As evident by girl bosses and it girls everywhere, power suits are no longer just for the boys of Wall Street. And though a certain form of these suits were made famous by style mavens of the 90’s, the entire trend has gotten a fresh and forward revamp. Enter, the most luxe suits we’ve seen in decades, evident by last nights look (check my IG stories if you’re wondering what I’m talking about).
Timeless style; synonymous with names like Coco Chanel, Grace Kelly and Audrey Hepburn. Each remaining as relevant today as they did decades ago, I guess it’s why we refer to them as style icons. So how did these legendary women garner their coveted titles and define the looks that transcend time? Curious to discover, and in an attempt to define how they secured their style status, I set out on a mission to create a guide for the everyday girl who wants to live her best, timeless style life.
Leaves are falling, the air is crisp, and even in Los Angeles, it’s feeling like fall. Though I hold a special place in my heart for summer – I’m a NorCal girl at heart and love my seasons – there’s something truly refreshing about this time of year and no other season provokes such a fresh take on what we’re wearing. Though us West Coasters don’t necessarily need down jackets to survive 60-degree days, fashion lovers like moi take outerwear very seriously.
An honest, raw, and important conversation about the struggles of Instagram is on the blog. It's something I feel incredibly passionate about and have been wanting to write forever. Hope you add to the convo & enjoy! https://t.co/pQPoZV2rF8https://t.co/lD1JOrbkHn
Muck Rack makes it simple to find people, tweets, or articles that mention any name, keyword, company, hashtag etc. We've compiled this guide to help you make the most of your search.
Selecting a term
Start searching tweets, articles from media outlets, articles mentioned in tweets, journalists'
names, titles and bios with some suggested searches:
Companies or Topics (e.g. iPhone, Microsoft)
Phrases (e.g. "cloud computing") — use quotes to keep the terms together
Twitter handles (e.g. @username) — returns those who have mentioned or replied to
Names (e.g. "David Pogue")
Hashtags (e.g. #sxsw, #london2012)
Bio details (e.g. vegan, Olympics, father)
Muck Rack's Advanced Search allows for many boolean operators.
Find results that mention multiple specified terms, use AND or
+. For example, ensure each result contains both Elon Musk and Mark Zuckerberg by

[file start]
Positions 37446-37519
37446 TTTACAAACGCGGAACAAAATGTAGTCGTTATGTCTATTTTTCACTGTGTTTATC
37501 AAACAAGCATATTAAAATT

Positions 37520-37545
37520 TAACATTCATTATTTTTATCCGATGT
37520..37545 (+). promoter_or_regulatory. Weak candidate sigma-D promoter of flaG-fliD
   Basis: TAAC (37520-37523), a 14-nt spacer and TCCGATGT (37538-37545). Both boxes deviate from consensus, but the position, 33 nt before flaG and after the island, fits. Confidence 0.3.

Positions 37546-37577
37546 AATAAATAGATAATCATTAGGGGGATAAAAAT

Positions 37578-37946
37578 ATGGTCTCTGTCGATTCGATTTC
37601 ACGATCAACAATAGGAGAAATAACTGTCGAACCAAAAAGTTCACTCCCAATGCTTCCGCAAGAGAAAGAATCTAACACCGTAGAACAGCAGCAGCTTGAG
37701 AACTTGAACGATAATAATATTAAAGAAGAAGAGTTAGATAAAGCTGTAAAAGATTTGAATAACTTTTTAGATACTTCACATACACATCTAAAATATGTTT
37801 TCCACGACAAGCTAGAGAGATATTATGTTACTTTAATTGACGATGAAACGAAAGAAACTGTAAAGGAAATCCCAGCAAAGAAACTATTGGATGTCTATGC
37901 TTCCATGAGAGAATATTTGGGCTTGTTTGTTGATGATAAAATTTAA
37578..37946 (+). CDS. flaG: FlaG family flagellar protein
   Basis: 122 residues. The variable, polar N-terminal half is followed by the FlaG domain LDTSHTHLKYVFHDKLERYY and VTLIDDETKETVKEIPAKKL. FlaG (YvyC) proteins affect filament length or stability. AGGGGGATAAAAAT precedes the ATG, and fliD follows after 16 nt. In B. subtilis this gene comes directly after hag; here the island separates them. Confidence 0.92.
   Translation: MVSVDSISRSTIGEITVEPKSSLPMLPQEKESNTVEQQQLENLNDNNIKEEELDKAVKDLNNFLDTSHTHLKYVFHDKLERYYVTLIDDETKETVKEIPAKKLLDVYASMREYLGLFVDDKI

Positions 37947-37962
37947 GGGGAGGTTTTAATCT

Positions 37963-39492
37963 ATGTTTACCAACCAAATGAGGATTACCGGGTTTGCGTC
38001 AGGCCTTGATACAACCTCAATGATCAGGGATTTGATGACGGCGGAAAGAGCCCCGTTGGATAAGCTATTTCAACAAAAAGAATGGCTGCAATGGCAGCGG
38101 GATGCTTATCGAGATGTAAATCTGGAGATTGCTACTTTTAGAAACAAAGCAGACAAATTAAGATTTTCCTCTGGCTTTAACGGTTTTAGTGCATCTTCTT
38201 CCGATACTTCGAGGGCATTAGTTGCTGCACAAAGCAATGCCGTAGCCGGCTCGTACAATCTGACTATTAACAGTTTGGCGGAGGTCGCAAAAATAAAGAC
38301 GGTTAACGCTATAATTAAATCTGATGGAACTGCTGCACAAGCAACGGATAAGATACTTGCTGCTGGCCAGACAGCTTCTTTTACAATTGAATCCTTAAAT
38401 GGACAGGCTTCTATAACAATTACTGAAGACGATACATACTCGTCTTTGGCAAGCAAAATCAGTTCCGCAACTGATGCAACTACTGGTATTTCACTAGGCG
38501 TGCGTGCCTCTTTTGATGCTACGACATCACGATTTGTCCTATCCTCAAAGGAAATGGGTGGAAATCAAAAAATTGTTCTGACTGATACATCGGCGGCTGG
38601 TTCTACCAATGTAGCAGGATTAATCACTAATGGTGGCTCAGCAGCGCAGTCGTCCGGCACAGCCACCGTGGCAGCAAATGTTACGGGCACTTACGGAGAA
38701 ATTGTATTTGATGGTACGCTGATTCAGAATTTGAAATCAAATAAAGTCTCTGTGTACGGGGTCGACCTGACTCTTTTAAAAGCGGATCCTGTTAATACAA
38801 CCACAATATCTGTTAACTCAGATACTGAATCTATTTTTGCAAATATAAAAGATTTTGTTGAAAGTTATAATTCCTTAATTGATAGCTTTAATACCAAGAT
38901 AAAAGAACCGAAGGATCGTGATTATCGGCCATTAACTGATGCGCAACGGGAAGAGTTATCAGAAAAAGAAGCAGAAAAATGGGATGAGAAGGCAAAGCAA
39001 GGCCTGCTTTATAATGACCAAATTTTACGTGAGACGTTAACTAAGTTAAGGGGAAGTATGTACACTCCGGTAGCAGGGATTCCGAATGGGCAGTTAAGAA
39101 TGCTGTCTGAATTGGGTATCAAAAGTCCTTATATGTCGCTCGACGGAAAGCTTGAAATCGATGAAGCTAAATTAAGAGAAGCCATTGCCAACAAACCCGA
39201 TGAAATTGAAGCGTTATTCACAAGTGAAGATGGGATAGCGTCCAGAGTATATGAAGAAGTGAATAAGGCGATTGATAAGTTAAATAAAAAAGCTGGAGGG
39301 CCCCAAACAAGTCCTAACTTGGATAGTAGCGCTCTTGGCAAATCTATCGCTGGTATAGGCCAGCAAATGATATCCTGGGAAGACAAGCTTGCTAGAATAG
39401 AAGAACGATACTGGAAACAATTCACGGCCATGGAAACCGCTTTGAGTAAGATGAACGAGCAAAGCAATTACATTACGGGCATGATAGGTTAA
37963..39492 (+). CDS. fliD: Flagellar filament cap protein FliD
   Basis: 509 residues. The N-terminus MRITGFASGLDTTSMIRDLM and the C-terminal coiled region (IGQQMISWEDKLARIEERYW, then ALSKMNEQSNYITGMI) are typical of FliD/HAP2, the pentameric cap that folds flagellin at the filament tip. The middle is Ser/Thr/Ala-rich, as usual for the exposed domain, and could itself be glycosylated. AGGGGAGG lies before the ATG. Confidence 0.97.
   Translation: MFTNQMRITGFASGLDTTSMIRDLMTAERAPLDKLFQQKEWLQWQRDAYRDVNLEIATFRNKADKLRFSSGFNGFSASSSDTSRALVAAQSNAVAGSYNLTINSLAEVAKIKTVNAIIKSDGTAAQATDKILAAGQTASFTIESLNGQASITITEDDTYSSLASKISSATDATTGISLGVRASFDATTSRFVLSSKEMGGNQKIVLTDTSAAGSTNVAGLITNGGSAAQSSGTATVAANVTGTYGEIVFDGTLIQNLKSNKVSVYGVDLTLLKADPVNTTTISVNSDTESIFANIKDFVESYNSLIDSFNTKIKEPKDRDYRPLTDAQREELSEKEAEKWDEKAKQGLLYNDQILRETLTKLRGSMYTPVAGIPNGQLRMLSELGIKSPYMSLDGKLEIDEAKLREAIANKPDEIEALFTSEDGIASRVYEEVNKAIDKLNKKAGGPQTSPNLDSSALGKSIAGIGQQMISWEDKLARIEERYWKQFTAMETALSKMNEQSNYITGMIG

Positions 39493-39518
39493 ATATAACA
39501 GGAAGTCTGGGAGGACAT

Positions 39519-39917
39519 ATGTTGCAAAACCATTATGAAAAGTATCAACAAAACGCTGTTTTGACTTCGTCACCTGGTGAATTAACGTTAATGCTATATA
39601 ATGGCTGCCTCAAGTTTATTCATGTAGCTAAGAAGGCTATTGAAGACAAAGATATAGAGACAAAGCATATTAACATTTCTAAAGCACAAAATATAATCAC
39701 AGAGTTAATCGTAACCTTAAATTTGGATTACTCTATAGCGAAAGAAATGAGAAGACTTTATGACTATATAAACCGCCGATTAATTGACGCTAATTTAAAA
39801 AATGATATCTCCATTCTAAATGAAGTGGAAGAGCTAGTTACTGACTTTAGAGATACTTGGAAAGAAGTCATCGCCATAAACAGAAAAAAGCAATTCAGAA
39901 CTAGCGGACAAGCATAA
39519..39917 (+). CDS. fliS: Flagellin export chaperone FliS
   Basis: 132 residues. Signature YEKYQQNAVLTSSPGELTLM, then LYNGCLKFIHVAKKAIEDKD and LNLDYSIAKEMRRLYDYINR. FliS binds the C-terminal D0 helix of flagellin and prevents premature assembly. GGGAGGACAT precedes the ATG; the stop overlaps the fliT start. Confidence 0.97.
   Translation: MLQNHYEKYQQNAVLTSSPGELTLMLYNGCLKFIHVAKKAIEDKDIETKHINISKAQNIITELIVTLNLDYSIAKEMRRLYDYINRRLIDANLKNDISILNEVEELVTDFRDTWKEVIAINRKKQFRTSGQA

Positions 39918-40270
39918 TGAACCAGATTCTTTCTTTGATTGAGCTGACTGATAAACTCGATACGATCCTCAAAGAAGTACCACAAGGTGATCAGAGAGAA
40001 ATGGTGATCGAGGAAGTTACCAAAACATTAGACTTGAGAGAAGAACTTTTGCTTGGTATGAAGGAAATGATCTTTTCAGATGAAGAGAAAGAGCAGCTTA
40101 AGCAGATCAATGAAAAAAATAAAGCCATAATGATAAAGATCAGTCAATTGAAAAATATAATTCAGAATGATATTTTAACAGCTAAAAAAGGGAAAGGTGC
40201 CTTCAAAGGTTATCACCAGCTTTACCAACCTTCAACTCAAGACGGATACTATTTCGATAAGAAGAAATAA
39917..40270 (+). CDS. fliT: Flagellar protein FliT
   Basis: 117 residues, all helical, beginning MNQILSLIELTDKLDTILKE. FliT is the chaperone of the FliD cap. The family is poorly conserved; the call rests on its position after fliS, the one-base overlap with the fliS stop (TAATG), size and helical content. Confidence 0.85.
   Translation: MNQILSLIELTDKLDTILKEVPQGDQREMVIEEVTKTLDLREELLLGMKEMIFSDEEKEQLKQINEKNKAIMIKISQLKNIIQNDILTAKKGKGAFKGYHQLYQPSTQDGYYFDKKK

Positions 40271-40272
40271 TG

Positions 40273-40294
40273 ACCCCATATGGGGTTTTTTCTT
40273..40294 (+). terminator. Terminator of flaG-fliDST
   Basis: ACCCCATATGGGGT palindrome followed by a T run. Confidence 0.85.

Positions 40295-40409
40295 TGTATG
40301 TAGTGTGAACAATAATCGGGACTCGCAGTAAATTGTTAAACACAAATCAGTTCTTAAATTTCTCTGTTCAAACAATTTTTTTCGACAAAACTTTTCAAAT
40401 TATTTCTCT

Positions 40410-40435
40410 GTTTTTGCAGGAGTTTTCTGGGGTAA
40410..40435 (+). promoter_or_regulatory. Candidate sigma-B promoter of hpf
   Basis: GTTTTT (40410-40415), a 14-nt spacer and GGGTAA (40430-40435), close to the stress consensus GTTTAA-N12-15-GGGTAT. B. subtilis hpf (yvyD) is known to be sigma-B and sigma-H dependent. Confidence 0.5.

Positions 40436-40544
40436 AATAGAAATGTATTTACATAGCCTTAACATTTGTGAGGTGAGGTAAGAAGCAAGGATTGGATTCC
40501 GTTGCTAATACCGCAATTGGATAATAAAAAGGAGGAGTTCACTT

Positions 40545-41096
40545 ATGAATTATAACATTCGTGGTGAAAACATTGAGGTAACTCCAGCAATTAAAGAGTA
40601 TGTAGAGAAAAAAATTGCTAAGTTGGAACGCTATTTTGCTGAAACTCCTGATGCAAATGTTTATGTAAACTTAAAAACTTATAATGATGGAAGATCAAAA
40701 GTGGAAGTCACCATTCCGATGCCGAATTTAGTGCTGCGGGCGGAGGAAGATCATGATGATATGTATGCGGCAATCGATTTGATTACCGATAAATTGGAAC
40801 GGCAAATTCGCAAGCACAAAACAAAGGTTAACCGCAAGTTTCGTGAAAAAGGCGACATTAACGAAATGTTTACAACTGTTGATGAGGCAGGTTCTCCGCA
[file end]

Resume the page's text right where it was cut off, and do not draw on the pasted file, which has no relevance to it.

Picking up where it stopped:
searching Musk AND Zuckerberg or Musk + Zuckerberg.
Use the operators OR or , to broaden your search when you'd like either of
multiple terms to appear in results. (This is the default behavior of our search when no operators
are used). For example, results will contain either cake or cookie by searching cake OR cookie or cake,cookie
Use NOT or - to subtract results from your search. For
example, searching Disney will yield results about the Walt Disney Company as well as Walt Disney
World Resort. To exclude mentions of Disney World, search for Disney -World or Disney
When using one of these operators with a phrase, enclose it in quotation marks. For example, you can
find results about smartphones excluding Apple's iPhone 4S by searching smartphone -"iPhone
Exact case matching or punctuation
If you're searching for a brand name or keyword that relies on specific punctuation marks or capitalization, you can
find results that match your exact query by adding matchcase: before the keyword you're searching for, like matchcase:E*TRADE .
Use parentheses to separate multiple
boolean phrases. For example, to find journalists talking about having fun in Disney World or
Disneyland, search for ("disney world" OR disneyland) AND fun.
An asterisk can be used to search for any variation of a root word truncated by the asterisk. For example, searching for admin* will return results for administrator, administration, administer, administered, etc.
A near operator is an AND operator where you can control the distance between the words. You can vary the distance the near operation uses by adding a forward slash and number (between 0-99) such as strawberries NEAR/10 "whipped cream", which means the strawberries must exist within 10 words of "whipped cream".